Graphs with smallest eigenvalue -2

Let Γ be a graph whose adjacency matrix A has smallest eigenvalue -2 or greater. Then A + 2I is positive semi-definite and symmetric (the eigenvectors of A + 2I are also eigenvectors of A with eigenvalues that are larger by 2). By (2.22) it is the Gram matrix of a set {x1, ..., xn} of vectors in Euclidean space. These vectors satisfy <xi,xi> = 2, <xi,xj> = 0 or 1 for i j, and so they span a system of lines with angles 90° and 60°. The decomposition of this system into minimal pairwise orthogonal subsystems corresponds to the decomposition of the graph Γ into connected components. So if Γ is connected, the system is indecomposable, and its star-closure S is one of those given by (3.7). We say that Γ is represented in the system S.

We can therefore determine Γ by looking in the systems of (3.7) for sets of vectors with all inner products non-negative. We will first look at how this is done for An.

Definition: The line graph L(Γ) of a graph Γ is the graph whose vertices are the edges of Γ and two vertices are adjacent if the corresponding edges of Γ have a common vertex.

Example: It is easy to see that L(K3) = K3 = T(3), and it follows directly from the definition that T(m) = L(Km). Below we have an example of a generic graph Γ and its line graph:

As another example we have that L(Kn,n) = L2(n), that is the line graph of a complete bipartite graph with bipartite sets of size n is the square lattice graph of order n.(Verify this!)

Proposition: Γ is represented in An if and only if it is the line graph of a bipartite graph on n+1 vertices.

Proof: The vertex set of Γ is a set S of vectors of the form ei - ej, 0 i, j n, i j. Since all the inner products are non-negative, any basis vector ei must appear with the same sign in every member of S that contains it. Now define a graph Γ0 with vertex set {0,1,...,n} and join i to j whenever ±(ei - ej) ε S. Γ0 is bipartite, with the bipartition corresponding to the indices of basis vectors which appear with positive and negative signs. The line graph of Γ0 is clearly Γ.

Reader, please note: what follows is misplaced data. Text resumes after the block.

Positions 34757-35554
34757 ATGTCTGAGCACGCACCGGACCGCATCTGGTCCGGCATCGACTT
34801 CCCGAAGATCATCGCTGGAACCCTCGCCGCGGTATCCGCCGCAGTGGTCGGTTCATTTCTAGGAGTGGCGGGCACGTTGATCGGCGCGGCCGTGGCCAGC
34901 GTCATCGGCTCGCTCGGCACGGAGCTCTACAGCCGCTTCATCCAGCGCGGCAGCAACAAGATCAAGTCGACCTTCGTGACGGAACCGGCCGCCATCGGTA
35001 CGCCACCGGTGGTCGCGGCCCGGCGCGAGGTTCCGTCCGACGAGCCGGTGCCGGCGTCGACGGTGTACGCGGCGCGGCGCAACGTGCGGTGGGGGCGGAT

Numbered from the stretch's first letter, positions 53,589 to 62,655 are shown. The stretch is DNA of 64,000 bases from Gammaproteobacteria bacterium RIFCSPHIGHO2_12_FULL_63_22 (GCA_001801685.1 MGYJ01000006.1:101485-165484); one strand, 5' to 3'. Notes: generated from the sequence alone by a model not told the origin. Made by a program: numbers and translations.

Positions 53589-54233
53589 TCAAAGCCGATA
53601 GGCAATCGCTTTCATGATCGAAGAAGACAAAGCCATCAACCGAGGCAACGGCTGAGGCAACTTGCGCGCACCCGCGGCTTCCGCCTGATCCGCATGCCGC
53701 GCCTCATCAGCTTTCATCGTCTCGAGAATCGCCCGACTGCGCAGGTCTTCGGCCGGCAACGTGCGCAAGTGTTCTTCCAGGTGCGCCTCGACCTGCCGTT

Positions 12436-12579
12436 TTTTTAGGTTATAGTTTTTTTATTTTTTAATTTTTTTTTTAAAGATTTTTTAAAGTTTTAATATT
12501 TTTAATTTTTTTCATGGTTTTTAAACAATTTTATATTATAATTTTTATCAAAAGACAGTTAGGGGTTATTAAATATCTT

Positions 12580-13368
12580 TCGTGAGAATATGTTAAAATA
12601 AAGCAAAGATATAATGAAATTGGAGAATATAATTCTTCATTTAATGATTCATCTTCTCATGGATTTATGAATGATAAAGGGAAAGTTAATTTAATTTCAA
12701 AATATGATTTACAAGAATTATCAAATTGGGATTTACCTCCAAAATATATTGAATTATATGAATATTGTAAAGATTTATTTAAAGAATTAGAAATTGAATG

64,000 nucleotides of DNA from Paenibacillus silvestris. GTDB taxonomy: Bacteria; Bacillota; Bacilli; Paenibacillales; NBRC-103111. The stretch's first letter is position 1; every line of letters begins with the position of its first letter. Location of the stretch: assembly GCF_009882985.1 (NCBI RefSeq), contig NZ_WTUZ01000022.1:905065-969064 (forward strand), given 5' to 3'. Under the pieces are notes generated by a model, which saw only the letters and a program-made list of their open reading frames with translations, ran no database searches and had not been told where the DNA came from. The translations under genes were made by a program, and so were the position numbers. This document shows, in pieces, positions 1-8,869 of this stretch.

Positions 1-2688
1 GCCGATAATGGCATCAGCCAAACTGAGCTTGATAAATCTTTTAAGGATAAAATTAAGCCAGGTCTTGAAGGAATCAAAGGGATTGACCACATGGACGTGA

Definition: Let Γ be a graph with vertex set {v1,...,vr} and let m1,m2,..., mr be non-negative integers. The generalized line graph L(Γ m1,...,mr) is the disjoint union of L(Γ) and cocktail party graphs CP(mi), i = 1,...r, together with all edges between a vertex {vi,vj} of L(Γ) and the cocktail party graphs CP(mi) and CP(mj).

Example: Let Γ be the graph in our last example, the generalized line graph L(Γ;0,1,2,3) is (note CP(0) is the empty graph):

A cocktail party graph CP(m) of order 2m can be represented in Dm+1 by the vectors e1 ± ei for i = 2,...m+1.

The generalized line graph L(Γ m1,...,mr) can be represented in Dn, where n = r + m1 + m2 + ... + mr in the following way. Number the n basis vectors by ei,j, where i = 1,...,r and j = 0,...,mi; and take

S = {ei,0 + ej,0 : {vi,vj} is an edge of Γ} {ei,0 ± ei,j : j = 1,...,mr, i = 1,...,r}.
Proposition: Γ is represented in Dn if and only if it is a generalized line graph.

Proof: The above example shows how to represent a generalized line graph in Dn, so we need only prove the converse. Let Γ be a graph represented in Dn. Let S0 be the set of basis vectors which always occur with the same sign in vertices of Γ. WLOG we can assume that this sign is positive. Then the vectors {ei + ej ε S : ei, ej ε S0} represent a line graph, say L(Γ0). Any basis vector ei not in S0 occurs together with at most one other basis vector ej which must be in S0 since if we have ei ± ej and -ei ± ek in S their inner product will be negative unless j = k, and even in that case it must appear with the same sign in both vectors. As this is just the representation given above, Γ must be a generalized line graph.

Proposition: Only finitely many graphs are represented in E8.

Proof: As there are only 120 lines in E8 this result is obvious. However, we can go further and show that a graph represented in E8 can have no more than 36 vertices. For any vector x ε 8, let Px be the 8 × 8 matrix xTx. The matrices Px are symmetric and span a subspace of the real vector space formed by the 8 × 8 symmetric matrices which has dimension 36. We will prove the result by showing that the matrices Px for x in the representation of a graph are linearly independent.